As summer comes to an end, so do the routines that students picked up during the break. That means no more sleeping in late or hanging out with friends all day, but back to setting the alarms for early morning hours and getting back into the school routine. These changes in day-to-day activities can bring on emotional changes in students such as anxiety, stress, and worry. They can make going back to school challenging for some students, especially if they are going to a new school, having a new teacher, going into a new grade, or even having to make new friends. In addition, students may be feeling additional stress due to fears about gun violence, global conflicts, or concerns about bullying or other self-image issues. It’s important for parents and adults to recognize when their student might be suffering from these new emotions and help support them through their new transition.
According to Uprise Health, here are 5 back-to-school tips to help your student have a mentally strong first day back at school:
- Get a Head Start on the New Routine
During summer vacation, students normally have different sleeping habits and are used to sleeping longer hours, a drastic change from their normal routine that they have during the school year. Start getting your student back to a normal routine a couple weeks before school starts to get into the habit of waking up earlier and going to bed at a regular time. This may help them feel less anxious doing it the night before school starts and feel more prepared to take on the first day!
- Check Out the School Beforehand
Whether your student is going to a new school or not, it can be helpful to take them to campus before the first day and map out the route to their new classroom, lunchroom, library and more! Contact the school ahead of the first day and see if you can schedule a tour for your student before their first day. This can help set up the student for success before the first day of class by addressing the anxiety and worry that comes with not knowing where to go when they hear that first bell.
- Have Regular Hangouts with Friends Outside of School
When school is back in session, it can be harder to get together with friends outside of the classroom. This can make students feel anxious about going back to school and not knowing the next time they will be able to see their friends. Help them get ahead of those feelings and host a back-to-school get together with new and familiar friends to help them get acclimated to the new school year!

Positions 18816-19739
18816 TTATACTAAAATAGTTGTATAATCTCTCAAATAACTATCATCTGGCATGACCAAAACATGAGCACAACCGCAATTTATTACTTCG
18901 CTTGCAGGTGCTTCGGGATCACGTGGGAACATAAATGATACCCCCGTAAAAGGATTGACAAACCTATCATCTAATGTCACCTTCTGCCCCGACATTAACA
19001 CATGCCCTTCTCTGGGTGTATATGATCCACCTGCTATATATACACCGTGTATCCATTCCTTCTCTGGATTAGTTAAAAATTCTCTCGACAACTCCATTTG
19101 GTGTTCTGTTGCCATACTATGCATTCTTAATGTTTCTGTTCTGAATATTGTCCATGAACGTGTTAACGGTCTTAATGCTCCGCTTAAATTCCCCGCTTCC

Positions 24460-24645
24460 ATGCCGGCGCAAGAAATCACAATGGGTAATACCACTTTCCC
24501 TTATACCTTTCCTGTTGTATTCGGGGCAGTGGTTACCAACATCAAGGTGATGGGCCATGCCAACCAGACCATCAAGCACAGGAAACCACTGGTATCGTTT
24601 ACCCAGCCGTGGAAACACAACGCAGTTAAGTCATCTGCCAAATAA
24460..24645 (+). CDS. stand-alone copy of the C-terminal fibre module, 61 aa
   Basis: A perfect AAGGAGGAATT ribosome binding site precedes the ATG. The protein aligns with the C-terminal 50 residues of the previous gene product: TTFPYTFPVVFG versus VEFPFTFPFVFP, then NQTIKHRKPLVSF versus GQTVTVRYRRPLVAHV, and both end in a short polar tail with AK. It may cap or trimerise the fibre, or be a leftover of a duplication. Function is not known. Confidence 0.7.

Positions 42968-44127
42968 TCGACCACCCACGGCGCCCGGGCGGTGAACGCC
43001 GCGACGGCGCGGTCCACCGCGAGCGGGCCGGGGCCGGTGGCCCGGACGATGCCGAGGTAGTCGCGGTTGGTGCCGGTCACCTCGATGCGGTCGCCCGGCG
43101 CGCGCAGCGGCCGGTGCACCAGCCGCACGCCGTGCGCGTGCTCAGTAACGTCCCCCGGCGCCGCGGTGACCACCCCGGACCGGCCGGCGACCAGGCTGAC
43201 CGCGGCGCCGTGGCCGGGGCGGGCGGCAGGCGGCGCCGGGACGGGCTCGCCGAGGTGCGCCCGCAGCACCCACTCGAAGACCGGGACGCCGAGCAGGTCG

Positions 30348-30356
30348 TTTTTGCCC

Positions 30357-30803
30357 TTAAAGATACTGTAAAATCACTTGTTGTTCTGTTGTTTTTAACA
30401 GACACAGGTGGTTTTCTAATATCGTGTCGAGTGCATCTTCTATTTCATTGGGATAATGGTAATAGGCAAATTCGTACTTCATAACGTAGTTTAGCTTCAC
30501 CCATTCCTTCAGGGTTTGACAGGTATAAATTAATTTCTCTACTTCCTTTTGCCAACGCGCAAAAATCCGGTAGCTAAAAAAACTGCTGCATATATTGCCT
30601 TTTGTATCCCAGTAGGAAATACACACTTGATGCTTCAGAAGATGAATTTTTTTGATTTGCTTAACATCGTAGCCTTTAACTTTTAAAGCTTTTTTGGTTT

- Establish Emotional Coping Skills
Teaching your student to talk about their emotions and creating a safe space for them to do so can help them process the anxious, stressed, or worried feelings they might have about being back in school. Providing them with ways to process their emotions and recognize what they are feeling can help improve your student’s coping skills and help them focus on the positives about the day. If you don’t know where to begin the conversation, use one of our conversation starters here to talk to your student about their mental health, and by doing so, you can help to reduce stigma around mental illness in your child’s school community.
- Support Your Student’s Mental Health
With youth facing more mental health challenges, it has never been so important for parents to support and understand their students. Talking to them about how they are feeling and letting them know that it is normal to feel anxious, stressed, or worried when starting something new can make the world of difference in their mental health journey.
The stigma and fear around mental health often prevents people from reaching out for help. You can help reduce stigma by educating yourself and your students to ensure that they are equipped to have a mentally strong school year and beyond! For more information on additional resources on youth mental health visit our Transition Age Youth community page, here.
Everyone has the power to stop the stigma and discrimination surrounding mental illness in their communities. We encourage youth to share their stories to encourage others their age by joining the “Mental Illness: It’s not always what you think” project’s Stop Stigma Sacramento Speakers Bureau and promote positive attitudes about living with mental illness. For more information on how to become a speaker or how to be involved in the program, view our webpage here.